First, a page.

So the SCA won 16-5 in a rather one-sided match, unlike the previous close encounters between the two associations.  Only four of the games were won by single figure margins, and Martin, Corla and David Warhurst had unblemished records.  It is certainly easier for us to take a strong team to Ireland, with the concomitant attraction of a summer week in Carrickmines, than for them to get to a wet October weekend in Glasgow, and unfortunately team selection occurred too late for handicaps to be more nearly matched.  But our Irish friends were, as always, very welcome, and though we didn’t see the fireworks display in Glasgow on the Saturday night, we hope Fred managed to buy enough to have a good display at home.

One last word: we managed to attract one spectator.  But she didn’t get much time to watch a lot of croquet, for she was busy moving tables and chairs, filling urns and teapots, and washing up after us.  Thanks a lot, Mona.

11 – 12 August, 1991 at Carrickmines:

(report by JS, additional notes from David Appleton)

Through a glass darkly – a view by Irish eyes

The captain of the Scottish team caught me at a weak moment on the evening of the CAI annual croquet dinner at Carrickmines, when my glass was nearly empty, and bribed me with a cold pint of Bud into writing this report.  He made a serious mistake, however, since I wasn’t playing in the doubles on the Sunday, and I spent the day playing an alternative Irish / Scottish match against Colin Dinwoodie on lawn 4 and took no notice whatsoever of what was taking place on lawns 1, 2 and 3.

(Note 1: The Irish cunningly fielded seven players against the six Scottish representatives: Simon Williams played in the doubles, but went to work on the Monday and so Jane Shorten played in the singles.)

I can report that Scotland won the alternative match +6, and then I gave up all pretence of watching the croquet and drove Colin to the airport.  Unfortunately there was another big match going on in Dublin that day, which had a few more supporters than the croquet international.  Yes, Down beat Kerry in the all-Ireland Gaelic football semi-final, and as all the Down cars were travelling north we got stuck in traffic and Colin missed his plane.  Abandoning him at the airport, I headed to Padraig and Anne Thornton’s home in Dalkey for an evening of lavish entertainment, and to hear the great news that Ireland had won all three of the doubles matches, so we went into the singles the next day needing to win two of the six matches to clinch the trophy.

(Note 2: In fact, Rod Williams & David Appleton took the first game against Fred Rogerson & Gerard Healy, but could not keep it up and succumbed 2-1; Malcolm O’Connell & David Warhurst lost in straight games to Simon Williams & Michael O’Shaughnessy thanks to an immaculate three ball break in the second game which gave the Irish pair a +2 win after Simon had been pegged out; Corla van Griethuysen & George Anderson gave up their undefeated record in doubles matches for the SCA only after a great fight, eventually losing on time on the third game.)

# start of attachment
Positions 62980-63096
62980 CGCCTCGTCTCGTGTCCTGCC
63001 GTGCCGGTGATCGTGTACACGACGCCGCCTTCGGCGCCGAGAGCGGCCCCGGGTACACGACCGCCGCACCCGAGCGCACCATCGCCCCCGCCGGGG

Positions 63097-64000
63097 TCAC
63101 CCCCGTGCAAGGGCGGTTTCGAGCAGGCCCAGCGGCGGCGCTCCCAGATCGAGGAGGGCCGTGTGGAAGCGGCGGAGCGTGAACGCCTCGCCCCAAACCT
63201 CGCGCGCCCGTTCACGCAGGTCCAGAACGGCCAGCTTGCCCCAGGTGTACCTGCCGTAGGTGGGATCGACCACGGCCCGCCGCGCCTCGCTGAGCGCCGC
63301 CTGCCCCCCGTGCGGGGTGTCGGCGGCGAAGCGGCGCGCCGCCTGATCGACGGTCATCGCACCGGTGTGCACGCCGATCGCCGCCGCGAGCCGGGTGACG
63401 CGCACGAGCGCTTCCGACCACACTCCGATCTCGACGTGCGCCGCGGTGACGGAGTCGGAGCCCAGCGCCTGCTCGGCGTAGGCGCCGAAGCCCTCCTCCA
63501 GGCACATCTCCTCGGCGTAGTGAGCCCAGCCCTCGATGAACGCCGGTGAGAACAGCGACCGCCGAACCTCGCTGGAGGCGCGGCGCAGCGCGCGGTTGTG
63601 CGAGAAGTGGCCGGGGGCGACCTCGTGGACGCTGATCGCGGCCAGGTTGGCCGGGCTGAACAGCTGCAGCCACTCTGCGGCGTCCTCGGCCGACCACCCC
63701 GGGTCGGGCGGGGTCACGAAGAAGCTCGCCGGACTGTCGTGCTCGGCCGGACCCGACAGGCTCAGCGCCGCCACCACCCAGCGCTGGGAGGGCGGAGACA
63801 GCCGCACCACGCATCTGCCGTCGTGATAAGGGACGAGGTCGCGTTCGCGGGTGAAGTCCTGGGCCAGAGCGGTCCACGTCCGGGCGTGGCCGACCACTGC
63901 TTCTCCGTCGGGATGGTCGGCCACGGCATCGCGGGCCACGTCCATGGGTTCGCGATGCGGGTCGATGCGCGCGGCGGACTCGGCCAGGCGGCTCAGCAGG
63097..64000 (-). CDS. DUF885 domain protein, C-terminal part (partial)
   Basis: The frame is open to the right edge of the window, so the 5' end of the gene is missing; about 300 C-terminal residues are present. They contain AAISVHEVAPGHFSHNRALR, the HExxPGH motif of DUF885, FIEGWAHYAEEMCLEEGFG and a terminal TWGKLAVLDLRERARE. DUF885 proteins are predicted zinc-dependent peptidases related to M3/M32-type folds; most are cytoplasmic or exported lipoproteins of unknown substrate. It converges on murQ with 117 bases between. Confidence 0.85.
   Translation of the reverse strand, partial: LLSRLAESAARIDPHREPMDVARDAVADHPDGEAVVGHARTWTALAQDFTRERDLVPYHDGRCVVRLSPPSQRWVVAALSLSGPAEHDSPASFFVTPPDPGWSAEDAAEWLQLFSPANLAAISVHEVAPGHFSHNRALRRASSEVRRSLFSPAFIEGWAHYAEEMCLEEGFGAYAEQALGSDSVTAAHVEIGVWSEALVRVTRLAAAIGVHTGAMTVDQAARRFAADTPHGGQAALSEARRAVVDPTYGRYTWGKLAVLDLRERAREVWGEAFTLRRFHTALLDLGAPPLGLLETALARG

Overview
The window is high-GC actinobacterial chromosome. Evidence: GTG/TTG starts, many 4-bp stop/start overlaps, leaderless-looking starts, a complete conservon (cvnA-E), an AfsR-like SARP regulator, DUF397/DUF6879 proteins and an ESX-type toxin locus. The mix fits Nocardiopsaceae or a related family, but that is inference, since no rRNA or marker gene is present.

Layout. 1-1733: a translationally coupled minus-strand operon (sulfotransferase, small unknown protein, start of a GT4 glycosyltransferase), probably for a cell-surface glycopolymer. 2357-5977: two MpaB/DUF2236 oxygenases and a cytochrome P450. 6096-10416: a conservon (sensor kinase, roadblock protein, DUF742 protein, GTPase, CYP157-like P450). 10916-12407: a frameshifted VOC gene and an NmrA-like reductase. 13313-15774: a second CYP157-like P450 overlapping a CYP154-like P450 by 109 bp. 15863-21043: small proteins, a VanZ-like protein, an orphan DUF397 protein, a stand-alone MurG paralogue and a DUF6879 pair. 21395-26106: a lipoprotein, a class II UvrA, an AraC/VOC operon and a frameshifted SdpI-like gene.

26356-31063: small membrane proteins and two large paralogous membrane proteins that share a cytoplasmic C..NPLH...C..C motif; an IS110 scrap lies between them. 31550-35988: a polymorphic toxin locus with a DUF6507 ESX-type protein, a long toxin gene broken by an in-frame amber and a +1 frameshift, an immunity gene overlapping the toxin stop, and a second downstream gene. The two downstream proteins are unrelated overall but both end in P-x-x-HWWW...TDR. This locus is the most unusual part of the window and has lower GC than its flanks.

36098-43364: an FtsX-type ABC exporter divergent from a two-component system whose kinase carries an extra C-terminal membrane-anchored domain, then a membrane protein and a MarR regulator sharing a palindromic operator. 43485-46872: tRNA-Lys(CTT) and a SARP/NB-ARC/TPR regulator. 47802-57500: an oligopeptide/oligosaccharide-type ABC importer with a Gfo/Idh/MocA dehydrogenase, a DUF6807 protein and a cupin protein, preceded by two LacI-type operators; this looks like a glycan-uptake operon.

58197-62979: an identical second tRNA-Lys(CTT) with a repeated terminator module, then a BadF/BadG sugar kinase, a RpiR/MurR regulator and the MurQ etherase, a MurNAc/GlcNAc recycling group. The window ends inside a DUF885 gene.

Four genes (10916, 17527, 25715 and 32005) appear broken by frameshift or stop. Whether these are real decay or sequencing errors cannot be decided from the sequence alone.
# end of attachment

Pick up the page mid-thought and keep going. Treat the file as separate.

Young Ronan McInerney, playing against Scotland for the first time, was the first to peg out, beating David Warhurst +7, +11.

(Note 3: Ronan’s final flourish is worthy of record.  David had pegged him out and had a rush from corner IV to hoop 4; Ronan was for penult and had gone off in the middle of the north boundary.  He ran penult from there with enough right-hand wire to go off behind hoop 4.  Naturally he hit David, got the rush to rover and finished!)

Meanwhile I was playing dismally against George Anderson who was hitting everything in sight, until we took a lunch break and I had my first pint of Bud.  This perked me up so much I went around and pegged out, and with the help of another pint I pegged out in the second game.  On the same lawn Fred Rogerson and David Appleton were battling it out: David had won the first game but Fred seemed in a commanding position in the second until he pegged David out, accidentally pegging himself out as well, with his partner ball for 2-back against David’s for 4-back.  David won the ensuing one ball game and recorded Scotland’s first win.  I can’t really report on what happened in the other games as I was busy with more pints in the bar, beginning a long evening of celebration in Carrickmines which must have rivalled the celebrations in Co. Down the previous night.